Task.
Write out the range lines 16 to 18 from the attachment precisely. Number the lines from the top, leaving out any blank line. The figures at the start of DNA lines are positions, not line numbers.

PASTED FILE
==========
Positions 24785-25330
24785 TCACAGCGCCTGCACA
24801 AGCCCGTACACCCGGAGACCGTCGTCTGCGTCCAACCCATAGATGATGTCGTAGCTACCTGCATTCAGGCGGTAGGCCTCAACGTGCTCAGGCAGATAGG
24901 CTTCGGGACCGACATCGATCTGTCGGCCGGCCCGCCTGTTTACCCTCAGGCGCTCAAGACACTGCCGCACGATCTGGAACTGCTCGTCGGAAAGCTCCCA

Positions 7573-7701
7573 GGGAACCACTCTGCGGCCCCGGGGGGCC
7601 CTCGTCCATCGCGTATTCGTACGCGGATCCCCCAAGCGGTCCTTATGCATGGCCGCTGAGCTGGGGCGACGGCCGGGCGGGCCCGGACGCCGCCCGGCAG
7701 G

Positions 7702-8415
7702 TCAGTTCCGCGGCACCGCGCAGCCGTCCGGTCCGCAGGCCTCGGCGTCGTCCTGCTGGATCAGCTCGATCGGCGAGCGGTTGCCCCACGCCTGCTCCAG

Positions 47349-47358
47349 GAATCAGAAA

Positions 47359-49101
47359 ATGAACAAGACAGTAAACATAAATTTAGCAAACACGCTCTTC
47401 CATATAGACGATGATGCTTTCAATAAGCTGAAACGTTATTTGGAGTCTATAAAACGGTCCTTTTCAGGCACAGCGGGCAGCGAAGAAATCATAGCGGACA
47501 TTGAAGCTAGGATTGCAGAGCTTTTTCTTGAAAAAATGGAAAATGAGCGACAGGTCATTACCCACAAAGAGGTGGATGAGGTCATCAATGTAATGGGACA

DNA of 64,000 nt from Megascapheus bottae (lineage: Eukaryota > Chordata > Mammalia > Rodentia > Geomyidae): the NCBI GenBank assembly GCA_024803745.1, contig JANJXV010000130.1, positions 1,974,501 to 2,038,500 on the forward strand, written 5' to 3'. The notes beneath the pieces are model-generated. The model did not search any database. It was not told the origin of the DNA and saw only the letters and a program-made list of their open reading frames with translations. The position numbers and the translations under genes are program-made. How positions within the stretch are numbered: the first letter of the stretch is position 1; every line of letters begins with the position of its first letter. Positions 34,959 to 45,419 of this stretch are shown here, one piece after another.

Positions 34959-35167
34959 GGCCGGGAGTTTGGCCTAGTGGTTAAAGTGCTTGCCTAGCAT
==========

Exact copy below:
47501 TTGAAGCTAGGATTGCAGAGCTTTTTCTTGAAAAAATGGAAAATGAGCGACAGGTCATTACCCACAAAGAGGTGGATGAGGTCATCAATGTAATGGGACA

DNA of 64,000 nt from Megascapheus bottae (lineage: Eukaryota > Chordata > Mammalia > Rodentia > Geomyidae): the NCBI GenBank assembly GCA_024803745.1, contig JANJXV010000130.1, positions 1,974,501 to 2,038,500 on the forward strand, written 5' to 3'. The notes beneath the pieces are model-generated. The model did not search any database. It was not told the origin of the DNA and saw only the letters and a program-made list of their open reading frames with translations. The position numbers and the translations under genes are program-made. How positions within the stretch are numbered: the first letter of the stretch is position 1; every line of letters begins with the position of its first letter. Positions 34,959 to 45,419 of this stretch are shown here, one piece after another.

Positions 34959-35167